If you follow “Our Reviews” on DC Theatre Scene you have already seen Debbie Jackson‘s positive review of the American Century Theater’s production of this show which runs through November 27 at the Rosslyn Spectrum. If you follow “Their Reviews” on the site you may also have found a link to my less positive review of the show. Or you may have read Joel Markowitz’s interview of Esther Covington who plays Fanny Brice in the show. Both reviews and the interview, however, give you a feel for the material Chip Deffa’s script provides for the one woman who plays Fanny Brice in this bio musical.
Bruce Yeko’s record label, Original Cast Records, has released an album of the show as performed by a different actress than the one performing at the Spectrum. The recording features Kimberly Faye Greenberg in the persona of Fanny Brice. Greenberg is the actress who has been appearing off-Broadway beside Brian Childers for the past year in the Danny Kaye bio-musical developed at the American Century Theater, Danny & Sylvia.
It is difficult to determine if Greenberg’s performance is better or worse than Covington’s at the Spectrum because, while enough spoken material is included in the recording to follow the story of Brice’s life, the studio recording gives little clue as to how well the vocalist might captivate an audience … and it is precisely that talent in Fanny Brice that made her a star for over forty years.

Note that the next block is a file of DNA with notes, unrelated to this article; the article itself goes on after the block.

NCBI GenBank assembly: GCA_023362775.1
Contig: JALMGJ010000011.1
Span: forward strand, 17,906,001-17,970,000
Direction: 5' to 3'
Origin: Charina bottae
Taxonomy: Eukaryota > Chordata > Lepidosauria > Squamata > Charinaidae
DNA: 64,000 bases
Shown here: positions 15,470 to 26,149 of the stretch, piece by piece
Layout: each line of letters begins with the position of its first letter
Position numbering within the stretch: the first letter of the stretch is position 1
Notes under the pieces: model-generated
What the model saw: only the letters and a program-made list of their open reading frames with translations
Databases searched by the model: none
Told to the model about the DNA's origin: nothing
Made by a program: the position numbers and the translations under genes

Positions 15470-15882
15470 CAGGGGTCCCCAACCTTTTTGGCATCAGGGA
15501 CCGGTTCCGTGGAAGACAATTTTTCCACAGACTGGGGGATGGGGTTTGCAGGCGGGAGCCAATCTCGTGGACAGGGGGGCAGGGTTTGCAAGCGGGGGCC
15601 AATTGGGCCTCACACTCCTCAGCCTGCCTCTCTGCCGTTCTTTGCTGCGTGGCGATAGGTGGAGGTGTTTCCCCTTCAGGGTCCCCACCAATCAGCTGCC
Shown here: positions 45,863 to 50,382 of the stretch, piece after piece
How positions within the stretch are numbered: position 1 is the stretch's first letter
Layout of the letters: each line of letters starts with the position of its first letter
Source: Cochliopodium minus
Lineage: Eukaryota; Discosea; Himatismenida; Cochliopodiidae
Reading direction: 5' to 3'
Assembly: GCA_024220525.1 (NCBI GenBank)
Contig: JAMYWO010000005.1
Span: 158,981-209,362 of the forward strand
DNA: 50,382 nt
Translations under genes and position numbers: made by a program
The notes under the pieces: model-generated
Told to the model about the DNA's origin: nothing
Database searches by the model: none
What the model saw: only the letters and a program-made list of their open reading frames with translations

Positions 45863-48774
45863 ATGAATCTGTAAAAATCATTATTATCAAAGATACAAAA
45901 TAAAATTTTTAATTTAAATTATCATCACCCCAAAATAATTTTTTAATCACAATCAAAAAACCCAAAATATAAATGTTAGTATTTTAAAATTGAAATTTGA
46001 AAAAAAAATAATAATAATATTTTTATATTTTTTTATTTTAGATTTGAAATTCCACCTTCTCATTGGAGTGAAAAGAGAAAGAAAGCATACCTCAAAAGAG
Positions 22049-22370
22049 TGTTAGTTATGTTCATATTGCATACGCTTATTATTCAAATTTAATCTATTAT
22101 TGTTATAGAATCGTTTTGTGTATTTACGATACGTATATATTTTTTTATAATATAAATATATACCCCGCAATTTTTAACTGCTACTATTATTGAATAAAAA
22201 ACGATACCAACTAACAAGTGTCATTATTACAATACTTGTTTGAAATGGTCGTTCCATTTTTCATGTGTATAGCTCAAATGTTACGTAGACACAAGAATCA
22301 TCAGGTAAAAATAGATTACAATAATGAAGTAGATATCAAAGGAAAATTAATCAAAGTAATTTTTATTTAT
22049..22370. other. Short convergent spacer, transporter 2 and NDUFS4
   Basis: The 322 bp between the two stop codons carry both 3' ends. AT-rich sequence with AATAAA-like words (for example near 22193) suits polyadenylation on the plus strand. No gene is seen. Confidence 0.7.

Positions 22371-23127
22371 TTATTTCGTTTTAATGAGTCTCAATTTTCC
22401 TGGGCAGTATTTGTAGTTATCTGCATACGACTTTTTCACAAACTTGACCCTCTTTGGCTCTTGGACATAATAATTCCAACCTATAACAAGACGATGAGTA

Still, if you come away from Covington’s performance wishing you had a souvenir of the Fanny Brice songs she either just introduced you to or renewed your acquaintance with, Original Cast Records OC3831 will fill the bill. Also, if you happen to miss Covington’s three week stint in the piece but you wish you could have had this primer on the career and off-stage life of the star who inspired Funny Girl, you can use the disc and the accompanying liner notes to familiarize yourself with both story and song from the career that went from vaudeville to Ziegfeld Follies to radio in headline-making steps.
The prime Brice material is all here. “Baby Won’t You Please Come Home” gets a particularly strong reading by Greenberg which is interesting because it is the same song that Covington sells most convincingly at the Spectrum.
Some important numbers are given brief statements. These numbers, like “A Pretty Girl Is Like A Melody” which sets up the standards of the Ziegfeld Follies for the show, serve their purpose in the storytelling but aren’t drawn out any longer than necessary. Others, like “Ja-Da” and “That Mysterious Rag” serve as frameworks for short vignettes in quick succession that move the narrative of Miss Brice’s life forward rapidly.
It is the more famous standards that are part of the Brice legacy that make this recording tempting to those wanting a quick reference to all things Brice. The two “Rose” specialties, “Rose of Washington Square” and “Second Hand Rose” are here in full renditions and the indispensable “My Man” is made all the more affecting because the relevance of the song to Brice’s disastrous relationship with Nicky Arnstein is interspersed between choruses.
Unlike the American Century Theater version of the show which had musical director Tom Fuller on stage at the piano as the only accompaniment, the recording has Greenberg being accompanied by pianist Mark Goodman and violinist Jonathan Russell. The violin does make the sound a bit richer, and Russell’s playing is tenderly supportive, but it is the vocal performance that dominates all of the 24 tracks of the album.